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5 Reasons the Toronto Blue Jays Shouldn't Make a Move at the 2012 Trade Deadline

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5 Reasons the Toronto Blue Jays Shouldn't Make a Move at the 2012 Trade Deadline

The Toronto Blue Jays have been involved with players like Jose Reyes, Josh Johnson and Matt Garza as the 2012 Trade Deadline approaches—but before Toronto pulls the trigger, here's a list of 5 reasons why the Blue Jays shouldn't make a move this year.

 

1. Other Teams Are Asking For Too Much

When Zack Greinke and Cole Hamels were taken off the market, two pitchers have been receiving significant publicity: Josh Johnson and James Shields.

According to CBS Sports' Jon Heyman, the Miami Marlins are asking for Texeira-like deals if they're going to deal Johnson, which the Blue Jays shouldn't even consider doing. 

As are the Tampa Bay Rays for Shields, asking more than what Greinke was acquired for (via Heyman).

 

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The Blue Jays are buyers, but they are most definitely not desperate. The market is trying to sell players for more than they are worth, which seems to be the fad this year—but it shouldn't force the Jays to hand over their lunch money.    

 

2. Trust The Farm System

This is one thing the Toronto Blue Jays have total control over. If Toronto doesn't make a move at the trade deadline for the next two years, they'll still be in good standing.

According to ESPN's Keith Law, The Blue Jays have the potential to own the No. 1 farm system by 2013. That means Toronto shouldn't feel pressured to give away prized players for temporary satisfaction. 

 

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With players like Travis d'Arnaud, Jake Marisnick, Anthony Gose, Adeiny Hechavarria, Moises Sierra, Noah Syndergaard and Justin Nicolino headlining the bunch, Toronto knows it's sitting on gold - and those are only a few of them. Check out MLB.com's top-20 list here.  

 

3. Rushing Will Do More Bad Than Good

With top-quality players getting picked off the market, it's easy to see why Toronto should get what they can for now and join the parade. 

That shouldn't be the case at all. According to Jeff Passan of Yahoo! Sports, Toronto has inquired about Rafael Betancourt of the Colorado Rockies.  

Betancourt is set to earn $4 million this season, $4.5 million in 2013, and a mutual option for the same in 2014. This is a guy who can add depth to the bullpen, yet can be handled for more than a year.

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Although it might be a far cry from Josh Johnson, it's a signal that the Blue Jays realize they should deal with teams who are willing to put a rational price tag on their players. It's a testament to their management and to their scouting.

But more importantly, it gives out signals to other ball clubs that the Blue Jays do indeed have the luxury of taking it easy and slowing down the process—whenever they want. 

 

4. A World Series Appearance is Unlikely

Why are the Texas Rangers bidding for nearly every top player in this year's deadline pool? Because the Rangers are victims of total heartbreak - two years in a row. 

Although it's scarce to see a team win a league pennant in consecutive years, the Rangers have company.

The Los Angeles Dodgers lost consecutive World Series' to the New York Yankees in 1977-78. And in 1991-92 the Atlanta Braves lost two Championships in a row as well. These are only to name a few.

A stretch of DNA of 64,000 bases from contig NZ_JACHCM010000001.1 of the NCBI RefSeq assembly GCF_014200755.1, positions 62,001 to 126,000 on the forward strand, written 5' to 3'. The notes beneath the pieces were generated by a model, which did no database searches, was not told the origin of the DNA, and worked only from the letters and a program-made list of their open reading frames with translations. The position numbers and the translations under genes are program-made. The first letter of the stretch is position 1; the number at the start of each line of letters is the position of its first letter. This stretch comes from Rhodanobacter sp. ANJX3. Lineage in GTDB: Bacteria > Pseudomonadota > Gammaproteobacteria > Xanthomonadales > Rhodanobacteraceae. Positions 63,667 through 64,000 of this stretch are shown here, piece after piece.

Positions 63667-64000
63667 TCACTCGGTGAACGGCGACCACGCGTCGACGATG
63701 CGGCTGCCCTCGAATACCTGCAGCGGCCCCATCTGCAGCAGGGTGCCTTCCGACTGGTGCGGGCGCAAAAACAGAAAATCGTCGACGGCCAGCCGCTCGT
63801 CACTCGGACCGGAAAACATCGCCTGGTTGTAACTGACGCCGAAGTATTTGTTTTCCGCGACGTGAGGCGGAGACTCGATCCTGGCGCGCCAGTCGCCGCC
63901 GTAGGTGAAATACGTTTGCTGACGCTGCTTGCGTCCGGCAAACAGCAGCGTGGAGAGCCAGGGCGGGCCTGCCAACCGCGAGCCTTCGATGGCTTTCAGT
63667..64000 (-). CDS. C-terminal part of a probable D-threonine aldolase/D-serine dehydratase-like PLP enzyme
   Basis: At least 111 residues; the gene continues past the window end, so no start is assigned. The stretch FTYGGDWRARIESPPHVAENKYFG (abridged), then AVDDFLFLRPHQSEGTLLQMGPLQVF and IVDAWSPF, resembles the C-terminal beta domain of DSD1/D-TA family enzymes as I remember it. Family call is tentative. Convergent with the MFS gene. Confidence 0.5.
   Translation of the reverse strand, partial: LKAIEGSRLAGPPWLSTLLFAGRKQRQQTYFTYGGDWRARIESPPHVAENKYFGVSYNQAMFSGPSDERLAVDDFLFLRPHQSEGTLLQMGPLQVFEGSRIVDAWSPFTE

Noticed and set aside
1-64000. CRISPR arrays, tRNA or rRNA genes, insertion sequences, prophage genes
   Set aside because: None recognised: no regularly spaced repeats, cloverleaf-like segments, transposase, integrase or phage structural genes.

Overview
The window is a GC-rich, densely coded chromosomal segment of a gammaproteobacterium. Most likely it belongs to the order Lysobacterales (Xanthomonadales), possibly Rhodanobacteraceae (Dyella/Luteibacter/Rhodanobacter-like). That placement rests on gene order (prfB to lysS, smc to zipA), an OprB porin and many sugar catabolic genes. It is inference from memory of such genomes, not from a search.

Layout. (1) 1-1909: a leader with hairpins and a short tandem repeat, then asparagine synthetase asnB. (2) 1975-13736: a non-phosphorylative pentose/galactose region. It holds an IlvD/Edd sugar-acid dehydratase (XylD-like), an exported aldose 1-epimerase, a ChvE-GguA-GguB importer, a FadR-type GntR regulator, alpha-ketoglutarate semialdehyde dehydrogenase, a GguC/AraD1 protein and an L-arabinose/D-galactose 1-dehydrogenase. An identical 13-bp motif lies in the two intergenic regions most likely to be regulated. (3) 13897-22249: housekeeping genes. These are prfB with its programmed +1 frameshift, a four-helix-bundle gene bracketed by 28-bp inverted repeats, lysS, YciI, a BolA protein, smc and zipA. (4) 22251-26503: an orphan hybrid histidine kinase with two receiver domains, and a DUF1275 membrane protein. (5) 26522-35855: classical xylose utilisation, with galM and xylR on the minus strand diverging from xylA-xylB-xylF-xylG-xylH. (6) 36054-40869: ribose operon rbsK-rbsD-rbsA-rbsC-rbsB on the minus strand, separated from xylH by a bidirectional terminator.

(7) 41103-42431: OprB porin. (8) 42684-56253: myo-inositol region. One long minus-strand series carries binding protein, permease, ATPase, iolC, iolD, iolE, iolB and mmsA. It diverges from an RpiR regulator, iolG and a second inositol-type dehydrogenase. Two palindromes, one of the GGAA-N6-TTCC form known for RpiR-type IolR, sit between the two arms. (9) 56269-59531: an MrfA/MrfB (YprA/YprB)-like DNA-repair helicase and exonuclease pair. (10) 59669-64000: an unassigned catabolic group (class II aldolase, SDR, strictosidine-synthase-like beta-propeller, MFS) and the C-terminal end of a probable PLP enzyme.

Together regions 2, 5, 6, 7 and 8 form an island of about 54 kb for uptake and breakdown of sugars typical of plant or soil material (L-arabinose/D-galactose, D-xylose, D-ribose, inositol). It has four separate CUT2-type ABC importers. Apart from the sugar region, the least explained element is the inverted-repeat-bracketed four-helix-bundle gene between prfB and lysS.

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As much as the Blue Jays are getting closer to the team they want to have, it's exactly that—they aren't there yet and one trade won't impact them this year.  

The Rangers can argue that they are one trade away from winning it all. But the Blue Jays aren't in the same position, instead they are looking farther down the road. 

Toronto is better off saving their money, because it's not worth it to spend the big bucks for a chance at the playoffs—as opposed to a shot at the World Series.

 

5. Patience is a Virtue

In Toronto there's a saying—keep calm and trust Alex (or something along those lines).

Since Alex Anthopoulos succeeded the throne of General Manager, it's tough to say he's done anything but show rationality.

The bluebirds have been practicing patience and strategy simultaneously in the past few seasons. For example, instead of drafting a first-round pitcher in the 2012 Draft, the Blue Jays selected the fastest man in the class—high-schooler D.J. Davis. Davis might as well be a younger Kenny Lofton, considering his explosiveness in everything he does on the base paths, but he possesses much higher upside.   

 

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The Blue Jays are planning for long-term success. That's the case with their entire organization—to help build a solid Major League team of the future, and it shows.

If you take a look at the Blue Jays (healthy) starting nine, most every player on the field has the ability to execute hit-and-runs, go first-to-third, or score on a squeeze play.

On June 30th against the Los Angeles Angels, Jose Bautista ran first-to-third on a base hit to left field. Rookie Mike Trout wasn't expecting it, and before the play was over, the ball had sailed into the Jays' dugout. 

Their pitchers aren't those of the strikeout variety, either, but they get outs in other ways. Brandon Morrow has a 0.72 ground ball to fly ball ratio and Carlos Villanueva's is 0.77—the Major League average is 0.80.

It might be difficult to picture the Blue Jays competing with the likes of the Rangers and Yankees, but based on how things are shaping up, the tables will turn.

The Jays will be a World Series contender for years to come, instead of making a one-year playoff push.

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